I love to cook when it’s chilly out. I love to cook food that sticks to your ribs and makes you happy and warms you up. I had one such of these days this week. Fall has arrived to Oklahoma, and while it’s not exactly the crisp Wisconsin autumns of my youth, I’ll take what I can get. Fall in Oklahoma is more like, oh, early summer morning in Wisconsin. So, when my kids came home from school and it was a mere 70 degrees outside, my thin-blooded children were freezing. Freezing!
Seriously. They came and wrapped up in winter clothes and hats, earmuffs, scarves and gloves.
Did I mention it was 70 outside? Isn’t that like shorts weather? Whatever.
Seeing as how this is fall, I figured that a nice, warm, big pot of spaghetti & meatballs was in order. I am okay with jarred sauce (for real–I’ve got a favorite, it’s thick and garlicky and so good and I don’t care if it comes from a jar. I’m not Italian; I don’t pretend to be. I’ll leave it to the experts to make my sauce. But I am a carnivore. So I’ll make the meatballs.
I’ve made them lots of different ways in the past, and this is a recipe I’ll revisit and perfect (hence the “part 1”). I usually toss in an egg and bread crumbs, but that results in a softer texture that I’m not crazy about. So instead, it’s a processed carb-free, filler-free end game that I’m after. This time, I’m going simple and we’ll see how it goes
Meatballs: part 1
1.5 pounds very lean ground beef
1 pound bulk sweet Italian sausage
1/4 cup grated Parmesan cheese
1 tablespoon dried minced onion
1 teaspoon dry Italian seasoning
2 teaspoons minced garlic
freshly ground pepper to taste
1 tablespoon olive oil (for cooking)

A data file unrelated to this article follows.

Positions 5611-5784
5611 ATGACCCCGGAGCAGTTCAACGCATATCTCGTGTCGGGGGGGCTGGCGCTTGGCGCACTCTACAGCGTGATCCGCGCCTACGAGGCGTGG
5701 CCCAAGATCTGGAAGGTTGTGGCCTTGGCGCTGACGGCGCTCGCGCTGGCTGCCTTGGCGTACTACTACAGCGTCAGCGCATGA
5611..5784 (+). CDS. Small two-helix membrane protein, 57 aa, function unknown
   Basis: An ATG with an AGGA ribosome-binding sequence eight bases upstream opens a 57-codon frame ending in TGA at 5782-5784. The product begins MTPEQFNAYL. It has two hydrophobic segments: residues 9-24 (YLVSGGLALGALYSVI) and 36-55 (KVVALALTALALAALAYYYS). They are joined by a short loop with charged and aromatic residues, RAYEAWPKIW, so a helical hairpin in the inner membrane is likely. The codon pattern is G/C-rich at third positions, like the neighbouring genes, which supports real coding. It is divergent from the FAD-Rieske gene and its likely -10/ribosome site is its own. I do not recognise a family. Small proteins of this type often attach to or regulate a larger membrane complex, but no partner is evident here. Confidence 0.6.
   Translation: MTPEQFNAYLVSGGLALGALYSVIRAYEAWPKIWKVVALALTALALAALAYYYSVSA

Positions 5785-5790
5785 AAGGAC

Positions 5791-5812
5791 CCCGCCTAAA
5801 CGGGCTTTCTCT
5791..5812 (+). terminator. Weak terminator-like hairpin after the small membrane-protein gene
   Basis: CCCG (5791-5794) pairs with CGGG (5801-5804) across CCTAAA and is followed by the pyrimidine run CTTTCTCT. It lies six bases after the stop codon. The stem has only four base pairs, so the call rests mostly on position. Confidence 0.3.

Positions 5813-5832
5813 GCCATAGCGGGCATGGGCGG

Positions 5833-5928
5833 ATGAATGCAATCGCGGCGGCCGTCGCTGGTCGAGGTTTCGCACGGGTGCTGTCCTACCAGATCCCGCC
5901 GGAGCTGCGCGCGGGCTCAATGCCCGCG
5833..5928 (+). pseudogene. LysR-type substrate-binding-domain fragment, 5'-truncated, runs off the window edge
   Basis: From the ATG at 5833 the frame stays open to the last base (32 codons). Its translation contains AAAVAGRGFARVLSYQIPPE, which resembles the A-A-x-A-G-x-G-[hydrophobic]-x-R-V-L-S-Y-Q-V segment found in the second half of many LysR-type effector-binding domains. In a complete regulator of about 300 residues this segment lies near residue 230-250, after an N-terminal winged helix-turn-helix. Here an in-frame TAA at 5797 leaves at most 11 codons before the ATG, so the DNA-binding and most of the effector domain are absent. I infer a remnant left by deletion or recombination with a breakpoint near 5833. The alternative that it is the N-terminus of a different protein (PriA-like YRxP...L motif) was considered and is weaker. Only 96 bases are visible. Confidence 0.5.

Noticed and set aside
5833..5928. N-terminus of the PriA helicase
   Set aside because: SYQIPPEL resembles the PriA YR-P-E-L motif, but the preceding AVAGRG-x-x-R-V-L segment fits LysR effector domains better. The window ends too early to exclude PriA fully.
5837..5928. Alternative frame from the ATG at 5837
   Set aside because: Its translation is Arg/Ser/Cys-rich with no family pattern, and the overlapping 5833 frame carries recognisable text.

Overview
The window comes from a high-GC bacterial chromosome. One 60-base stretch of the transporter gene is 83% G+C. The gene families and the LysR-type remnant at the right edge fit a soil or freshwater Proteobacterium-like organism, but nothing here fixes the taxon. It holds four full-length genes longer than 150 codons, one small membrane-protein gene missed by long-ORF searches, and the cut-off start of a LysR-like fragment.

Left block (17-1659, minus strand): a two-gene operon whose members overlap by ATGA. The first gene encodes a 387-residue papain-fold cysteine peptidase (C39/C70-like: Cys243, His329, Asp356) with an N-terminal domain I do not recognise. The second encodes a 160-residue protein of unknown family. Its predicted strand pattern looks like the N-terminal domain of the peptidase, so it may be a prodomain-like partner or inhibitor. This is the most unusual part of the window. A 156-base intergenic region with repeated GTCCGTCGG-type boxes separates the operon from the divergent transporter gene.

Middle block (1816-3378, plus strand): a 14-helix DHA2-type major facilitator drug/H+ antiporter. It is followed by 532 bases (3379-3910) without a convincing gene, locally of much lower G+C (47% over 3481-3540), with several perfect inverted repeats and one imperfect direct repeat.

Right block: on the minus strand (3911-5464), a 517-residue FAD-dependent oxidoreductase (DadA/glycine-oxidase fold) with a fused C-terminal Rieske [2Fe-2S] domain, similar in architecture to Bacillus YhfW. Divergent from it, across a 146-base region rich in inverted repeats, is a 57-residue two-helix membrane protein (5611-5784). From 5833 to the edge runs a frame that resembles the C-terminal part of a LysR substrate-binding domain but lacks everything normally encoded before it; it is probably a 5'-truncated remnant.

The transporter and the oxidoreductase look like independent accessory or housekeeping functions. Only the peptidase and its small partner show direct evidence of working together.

In a large bowl, lightly mix all ingredients except oil until just combined. Form balls of somewhat uniform size to ensure even cooking. I used a 1-tablespoon size metal cookie scoop for my meatballs.
Warm up a little olive oil in a heavy pan and cook your meatballs in batches, giving yourself enough room to turn the meatballs and allow them to brown all around. When cooked through, remove to a paper towel-lined plate to drain before adding to your sauce as the pork sausage will release a lot of fat. I’m not convinced that this is the best way to cook meatballs, so I’m going to try this again, researching some other cooking methods first.
I am very pleased with this recipe, the meatballs turned out moist and flavorful. I’d like to try it with ground venison or chicken in place of the beef. But the Italian sausage is non-negotiable. It adds much-needed fat and flavor.
Impress your family with how delicious these meatballs are! And then convince them how hard you worked on them and encourage them to repay you by washing that dirty, greasy pan.
Seriously! Someone needs to tackle this. Because, I it’s time for me to tackle this: